- Do not lift people and never ride the hoisting load.
- Make sure the sling is well balanced. Avoid tip loading and loading on hook latch.
- Avoid side pull or end pull and quick reversal operations.
- Make sure you take up slack slowly.
- To pick up a load, move the crane and hoist/hook directly above the load to eliminate the possibility of side loading and minimize load swing.
- Before lifting, ensure that everyone is clear of any pinch points or crush zones.
- When starting to lift the load, only lift a few inches off the ground to verify hoist brake is functioning properly before continuing with the lift.
- Make sure the rigging is in good condition and that safe rigging practices are applied.
- Ensure rigging is appropriate for the load size, shape and weight.
- Always maintain a clear view of the crane path so you can observe any obstacles or personnel in your path.
- Use one, continuous motion when traveling.
- Try not to start/stop as this will result in load swing.
- Do not lift loads over people. Stay out from under the load and make sure other people remain at a distance.
- Do not become distracted while traveling. If you need to speak with someone, cease operation of the crane.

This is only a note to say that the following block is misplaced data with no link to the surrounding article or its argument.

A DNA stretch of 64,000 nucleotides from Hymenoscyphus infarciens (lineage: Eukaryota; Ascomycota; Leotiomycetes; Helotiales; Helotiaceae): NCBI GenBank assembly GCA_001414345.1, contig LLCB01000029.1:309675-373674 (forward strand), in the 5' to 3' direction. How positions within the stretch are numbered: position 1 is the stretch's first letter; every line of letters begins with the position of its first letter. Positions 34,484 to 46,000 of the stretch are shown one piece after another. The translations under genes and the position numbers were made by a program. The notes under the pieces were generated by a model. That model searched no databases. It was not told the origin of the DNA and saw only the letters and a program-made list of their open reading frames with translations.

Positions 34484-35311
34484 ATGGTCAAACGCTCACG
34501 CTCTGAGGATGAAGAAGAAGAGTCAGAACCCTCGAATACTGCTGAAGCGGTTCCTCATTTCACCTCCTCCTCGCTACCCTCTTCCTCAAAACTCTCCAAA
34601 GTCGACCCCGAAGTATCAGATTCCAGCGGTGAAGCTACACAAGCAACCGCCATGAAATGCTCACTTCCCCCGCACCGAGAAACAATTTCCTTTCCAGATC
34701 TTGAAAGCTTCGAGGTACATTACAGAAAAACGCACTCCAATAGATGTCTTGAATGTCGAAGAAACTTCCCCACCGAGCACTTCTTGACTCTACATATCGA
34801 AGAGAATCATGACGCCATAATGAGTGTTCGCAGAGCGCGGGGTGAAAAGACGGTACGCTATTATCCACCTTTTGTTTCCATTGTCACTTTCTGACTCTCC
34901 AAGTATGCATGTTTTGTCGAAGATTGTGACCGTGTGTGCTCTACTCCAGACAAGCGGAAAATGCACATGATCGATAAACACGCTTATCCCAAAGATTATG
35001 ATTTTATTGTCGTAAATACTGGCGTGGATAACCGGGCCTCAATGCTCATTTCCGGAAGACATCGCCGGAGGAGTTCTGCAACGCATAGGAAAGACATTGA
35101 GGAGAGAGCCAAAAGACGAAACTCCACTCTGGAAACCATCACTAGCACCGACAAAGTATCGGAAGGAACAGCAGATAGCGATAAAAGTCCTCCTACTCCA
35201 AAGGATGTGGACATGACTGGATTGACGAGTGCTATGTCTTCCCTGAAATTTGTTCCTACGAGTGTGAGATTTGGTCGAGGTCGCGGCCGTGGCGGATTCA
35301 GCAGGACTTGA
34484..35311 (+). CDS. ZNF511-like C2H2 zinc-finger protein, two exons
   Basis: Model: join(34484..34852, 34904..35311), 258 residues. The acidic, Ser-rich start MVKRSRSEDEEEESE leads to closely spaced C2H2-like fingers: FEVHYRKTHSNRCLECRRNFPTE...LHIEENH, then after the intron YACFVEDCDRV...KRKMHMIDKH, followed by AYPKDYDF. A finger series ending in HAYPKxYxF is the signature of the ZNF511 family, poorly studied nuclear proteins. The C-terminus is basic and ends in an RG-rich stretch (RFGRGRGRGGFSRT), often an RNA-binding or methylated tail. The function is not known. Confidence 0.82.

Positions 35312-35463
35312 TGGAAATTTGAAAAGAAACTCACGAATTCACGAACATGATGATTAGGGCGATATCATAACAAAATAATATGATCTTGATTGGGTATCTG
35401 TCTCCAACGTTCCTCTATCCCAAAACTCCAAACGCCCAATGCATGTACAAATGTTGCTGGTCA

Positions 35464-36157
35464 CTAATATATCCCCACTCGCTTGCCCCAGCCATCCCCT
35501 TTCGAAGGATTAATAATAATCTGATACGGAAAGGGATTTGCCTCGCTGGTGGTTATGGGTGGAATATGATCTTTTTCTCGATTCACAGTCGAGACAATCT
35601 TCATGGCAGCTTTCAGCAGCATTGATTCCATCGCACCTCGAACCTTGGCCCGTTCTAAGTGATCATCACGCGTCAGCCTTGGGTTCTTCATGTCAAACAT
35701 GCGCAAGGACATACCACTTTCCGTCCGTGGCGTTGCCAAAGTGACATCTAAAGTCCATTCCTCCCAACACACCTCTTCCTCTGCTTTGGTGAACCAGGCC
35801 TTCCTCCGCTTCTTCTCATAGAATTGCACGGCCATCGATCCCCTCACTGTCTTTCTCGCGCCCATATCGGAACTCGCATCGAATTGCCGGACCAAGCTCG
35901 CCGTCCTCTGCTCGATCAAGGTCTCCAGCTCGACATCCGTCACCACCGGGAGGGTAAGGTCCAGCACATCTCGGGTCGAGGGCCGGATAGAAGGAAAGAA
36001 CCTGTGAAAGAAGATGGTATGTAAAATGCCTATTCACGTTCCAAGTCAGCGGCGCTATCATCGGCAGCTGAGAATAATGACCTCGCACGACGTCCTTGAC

- Never leave a suspended load unattended. If you must leave the area, lower the load to the ground first.
- Stay clear while moving a load. Do not allow the load to swing.
- When the crane is not in use, always raise the crane hook above head level.
OSHA recommended forms and documentation
- Maintenance log
- Frequent daily checklist
- OSHA crane inspection report
- Operator training questionnaire
In addition to daily inspections, OSHA also requires periodic inspections of overhead cranes. OSHA defines a periodic inspection as “a detailed visual and operational inspection whereby individual components are examined to determine their conditions.” The periodic inspection can be performed quarterly and is based on service, environmental and application factors as determined by a qualified person or as outlined in Table 1.
Cranes are useful and powerful tools that need to be treated with respect. Any mistake with a crane – small or large – can have serious consequences, including property damage, injury or loss of life. Knowing how to use the equipment properly and following established policies and procedures is critically important.
Evan Gurley is a technical services engineer with NPCA.